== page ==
On Father’s Day, many in Forsyth County will celebrate the men who influenced them, taught them right and wrong and cared for them.
For 11-year-old Shawn Payne, he gets that all from his “big brother.”
Since February 2014, Shawn has been paired with Steve Halliday through Mentor Me North Georgia, a local program that partners kids with positive role models through one-on-one mentoring. Shawn’s mother, Amanda Jones, said she has seen a big change.
“The program is really amazing,” Jones said. “Steve has literally lifted him up, and the second we started out with Steve, everything started changing little by little, day by day, more and more and was a huge, huge blessing for us.
“No sooner than we got Steve, something happened and they built this huge bond.”
Jones said Shawn and his younger brother do not have contact with their biological father and that the bond with Halliday is like family.
“Shawn gets to do a lot of stuff that you wouldn’t believe a kid gets to do because I, being a single mom for 11 years, never could afford to do some of the stuff [Halliday] does with Shawn,” she said. “It’s not just about the money; it’s about getting that father-son role that he never has even known.
“He literally calls him ‘my big brother.’ He tells me all the time, ‘Can you call my big brother and find out when we can hang out?’”
Halliday said he was encouraged to get involved in Mentor Me by another member of a local networking group. When he signed up to the group, he was given forms and interviewed to pair him with a child with similar interests.
Six weeks later, he met Shawn.
“They try to pair someone that they think is going to be a good fit, and Shawn and I have been a really good fit; he’s interested in a lot of the same things I’m interested in,” he said.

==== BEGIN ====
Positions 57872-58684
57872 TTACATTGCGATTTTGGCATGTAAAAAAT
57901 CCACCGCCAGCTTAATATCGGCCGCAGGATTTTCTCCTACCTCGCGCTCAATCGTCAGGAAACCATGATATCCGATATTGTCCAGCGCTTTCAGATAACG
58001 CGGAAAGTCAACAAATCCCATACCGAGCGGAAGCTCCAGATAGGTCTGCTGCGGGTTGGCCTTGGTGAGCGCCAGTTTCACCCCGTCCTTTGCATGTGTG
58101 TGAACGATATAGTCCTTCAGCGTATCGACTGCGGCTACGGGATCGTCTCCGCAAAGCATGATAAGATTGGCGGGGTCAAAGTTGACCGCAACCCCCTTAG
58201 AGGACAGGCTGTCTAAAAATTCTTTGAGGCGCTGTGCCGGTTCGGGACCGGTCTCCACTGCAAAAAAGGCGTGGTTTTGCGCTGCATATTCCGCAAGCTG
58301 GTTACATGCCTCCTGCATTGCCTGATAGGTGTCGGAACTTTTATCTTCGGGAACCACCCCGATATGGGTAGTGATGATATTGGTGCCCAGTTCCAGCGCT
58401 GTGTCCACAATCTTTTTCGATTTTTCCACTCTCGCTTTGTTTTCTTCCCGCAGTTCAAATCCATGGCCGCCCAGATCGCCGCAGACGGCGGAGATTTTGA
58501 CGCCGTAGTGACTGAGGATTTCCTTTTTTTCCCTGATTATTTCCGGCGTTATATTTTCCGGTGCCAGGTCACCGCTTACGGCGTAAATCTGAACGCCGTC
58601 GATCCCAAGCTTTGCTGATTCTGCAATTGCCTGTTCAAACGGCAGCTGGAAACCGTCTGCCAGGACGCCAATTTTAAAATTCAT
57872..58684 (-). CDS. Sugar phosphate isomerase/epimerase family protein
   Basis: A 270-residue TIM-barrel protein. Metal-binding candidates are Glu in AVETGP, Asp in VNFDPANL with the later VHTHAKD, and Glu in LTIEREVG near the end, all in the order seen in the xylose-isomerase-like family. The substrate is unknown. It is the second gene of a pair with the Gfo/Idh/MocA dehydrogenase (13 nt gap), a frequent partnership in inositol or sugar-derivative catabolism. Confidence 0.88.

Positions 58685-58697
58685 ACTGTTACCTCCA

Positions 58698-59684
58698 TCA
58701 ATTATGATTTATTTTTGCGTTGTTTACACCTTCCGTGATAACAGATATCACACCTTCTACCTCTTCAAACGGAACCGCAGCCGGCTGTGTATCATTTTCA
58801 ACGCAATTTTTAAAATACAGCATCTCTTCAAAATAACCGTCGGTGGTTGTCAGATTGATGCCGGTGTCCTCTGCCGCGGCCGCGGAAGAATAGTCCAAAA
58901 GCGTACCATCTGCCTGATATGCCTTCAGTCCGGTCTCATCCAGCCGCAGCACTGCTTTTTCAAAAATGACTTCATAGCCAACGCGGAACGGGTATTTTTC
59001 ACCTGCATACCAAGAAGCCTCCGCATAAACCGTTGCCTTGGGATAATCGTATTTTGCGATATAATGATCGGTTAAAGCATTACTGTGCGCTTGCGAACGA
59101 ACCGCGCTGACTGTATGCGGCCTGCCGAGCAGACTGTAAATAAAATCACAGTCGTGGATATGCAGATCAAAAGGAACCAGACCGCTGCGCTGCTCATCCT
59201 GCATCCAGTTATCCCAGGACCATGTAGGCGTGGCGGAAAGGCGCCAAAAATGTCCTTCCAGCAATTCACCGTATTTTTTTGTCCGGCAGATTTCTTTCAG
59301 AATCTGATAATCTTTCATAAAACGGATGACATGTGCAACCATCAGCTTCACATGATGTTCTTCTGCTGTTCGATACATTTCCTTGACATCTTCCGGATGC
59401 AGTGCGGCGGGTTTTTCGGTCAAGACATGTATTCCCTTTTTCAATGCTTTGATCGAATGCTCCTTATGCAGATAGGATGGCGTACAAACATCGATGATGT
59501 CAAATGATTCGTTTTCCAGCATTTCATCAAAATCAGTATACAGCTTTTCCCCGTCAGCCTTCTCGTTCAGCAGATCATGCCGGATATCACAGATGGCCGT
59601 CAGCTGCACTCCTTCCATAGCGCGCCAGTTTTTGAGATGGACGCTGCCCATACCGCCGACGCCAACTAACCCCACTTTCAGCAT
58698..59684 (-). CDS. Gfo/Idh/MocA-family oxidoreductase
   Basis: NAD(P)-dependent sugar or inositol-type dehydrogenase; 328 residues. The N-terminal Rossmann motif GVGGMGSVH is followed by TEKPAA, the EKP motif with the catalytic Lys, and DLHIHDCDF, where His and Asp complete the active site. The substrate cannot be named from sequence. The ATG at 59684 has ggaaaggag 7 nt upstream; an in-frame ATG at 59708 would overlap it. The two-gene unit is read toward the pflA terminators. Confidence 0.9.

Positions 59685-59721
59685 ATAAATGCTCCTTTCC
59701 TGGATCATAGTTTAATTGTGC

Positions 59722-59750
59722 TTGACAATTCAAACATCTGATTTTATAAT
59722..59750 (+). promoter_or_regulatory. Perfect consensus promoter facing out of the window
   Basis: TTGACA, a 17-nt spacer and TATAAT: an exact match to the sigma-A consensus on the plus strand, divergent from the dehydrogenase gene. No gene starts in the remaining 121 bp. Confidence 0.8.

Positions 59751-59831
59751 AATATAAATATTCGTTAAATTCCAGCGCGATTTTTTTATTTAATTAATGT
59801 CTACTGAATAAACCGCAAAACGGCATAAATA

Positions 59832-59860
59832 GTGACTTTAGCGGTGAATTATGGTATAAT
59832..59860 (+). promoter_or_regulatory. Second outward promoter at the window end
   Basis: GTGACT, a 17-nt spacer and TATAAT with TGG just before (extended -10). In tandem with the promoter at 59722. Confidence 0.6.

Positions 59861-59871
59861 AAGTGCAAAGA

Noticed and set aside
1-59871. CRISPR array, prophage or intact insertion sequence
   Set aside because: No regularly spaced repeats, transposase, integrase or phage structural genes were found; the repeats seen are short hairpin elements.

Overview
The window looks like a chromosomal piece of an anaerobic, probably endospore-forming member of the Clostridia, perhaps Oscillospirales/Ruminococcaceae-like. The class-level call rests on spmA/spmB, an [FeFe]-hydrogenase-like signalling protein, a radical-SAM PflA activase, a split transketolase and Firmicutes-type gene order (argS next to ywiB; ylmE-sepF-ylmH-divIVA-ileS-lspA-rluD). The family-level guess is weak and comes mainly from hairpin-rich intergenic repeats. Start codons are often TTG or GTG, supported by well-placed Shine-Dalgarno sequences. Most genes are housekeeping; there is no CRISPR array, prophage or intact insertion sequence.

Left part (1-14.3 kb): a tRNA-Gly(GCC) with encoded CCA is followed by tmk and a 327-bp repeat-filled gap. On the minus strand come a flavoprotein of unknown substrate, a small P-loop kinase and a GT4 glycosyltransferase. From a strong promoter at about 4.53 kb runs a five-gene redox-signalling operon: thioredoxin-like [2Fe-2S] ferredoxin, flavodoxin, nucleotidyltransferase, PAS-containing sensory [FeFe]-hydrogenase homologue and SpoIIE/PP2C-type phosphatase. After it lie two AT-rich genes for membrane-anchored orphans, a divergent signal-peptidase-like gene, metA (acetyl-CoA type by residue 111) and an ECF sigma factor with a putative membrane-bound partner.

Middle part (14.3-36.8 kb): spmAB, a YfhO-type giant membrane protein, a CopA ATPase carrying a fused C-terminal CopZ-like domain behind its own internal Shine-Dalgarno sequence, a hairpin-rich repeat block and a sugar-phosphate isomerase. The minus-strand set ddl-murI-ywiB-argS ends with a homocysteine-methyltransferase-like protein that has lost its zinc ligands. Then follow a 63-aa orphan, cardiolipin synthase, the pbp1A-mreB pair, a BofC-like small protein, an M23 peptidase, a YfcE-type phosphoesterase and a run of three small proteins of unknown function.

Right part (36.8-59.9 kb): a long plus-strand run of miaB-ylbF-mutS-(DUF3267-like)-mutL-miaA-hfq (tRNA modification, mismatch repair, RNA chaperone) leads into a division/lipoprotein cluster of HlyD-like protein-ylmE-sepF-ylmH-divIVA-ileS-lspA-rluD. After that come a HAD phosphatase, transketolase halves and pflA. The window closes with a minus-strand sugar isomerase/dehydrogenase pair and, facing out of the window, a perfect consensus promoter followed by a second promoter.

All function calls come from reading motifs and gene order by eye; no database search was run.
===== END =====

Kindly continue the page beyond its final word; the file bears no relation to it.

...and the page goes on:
Halliday and Shawn have built a relationship around ice cream, fishing and sports, especially Georgia Tech football.
“We go hang out at Georgia Tech for football games, and he really enjoys that,” he said. “Usually, I just pick him up after school and we go to Dairy Queen or somewhere and get some ice cream. He likes to throw the football around or baseball. He’s into sports, and we go over to the rec center at Central Park and shoot basketball, that kind of thing. Occasionally, we’ll go to the driving range.”
All the activities give the two a chance to talk about school, sports or anything else that might pop up.
“He’s just kind of is like a sponge,” Halliday said. “They’re watching you and absorbing all the things, learning more from modeling or whatever you want to call it, how to act in public and just trying to create a good moral aptitude and what life’s about – opportunities that he wouldn’t get normally.”
It’s not all fun and games, as Shawn’s grades and other issues have needed attention.
“His grades have gotten 100 percent better, and his teacher is the first one to tell us he thinks Steve is a huge part of that,” Jones said. “He’s better at sports. He’s not afraid as he used to be about certain things, and Steve just teaches him how to live life.”
“His whole attitude I think has changed,” Halliday said. “He wants to do the right thing and stay out of trouble and not get in trouble at school and take school more serious.”
In 2015, Halliday was selected as Mentor Me’s Mentor of the Year. Joners said her son was allowed to share some of his thoughts at the ceremony.
“He stood up there and said, ‘I never knew what it was like to have someone care about me like a male role mode until Steve came along,’” Jones said. “He’s a huge part of our family. We get together for birthdays, Christmas – we don’t miss a beat.”
This week, Shawn and his brother were away at church camp, where he was awarded most well-mannered camper one day. Jones said both Shawn asking to go to camp and receiving the award were direct results of his time with Halliday.
“For him and me and our whole family, that is humongous,” she said. “I texted Steve right away … and I said, ‘Thank you so much for everything you do for Shawn because he wouldn’t have gotten this if you hadn’t come along.’”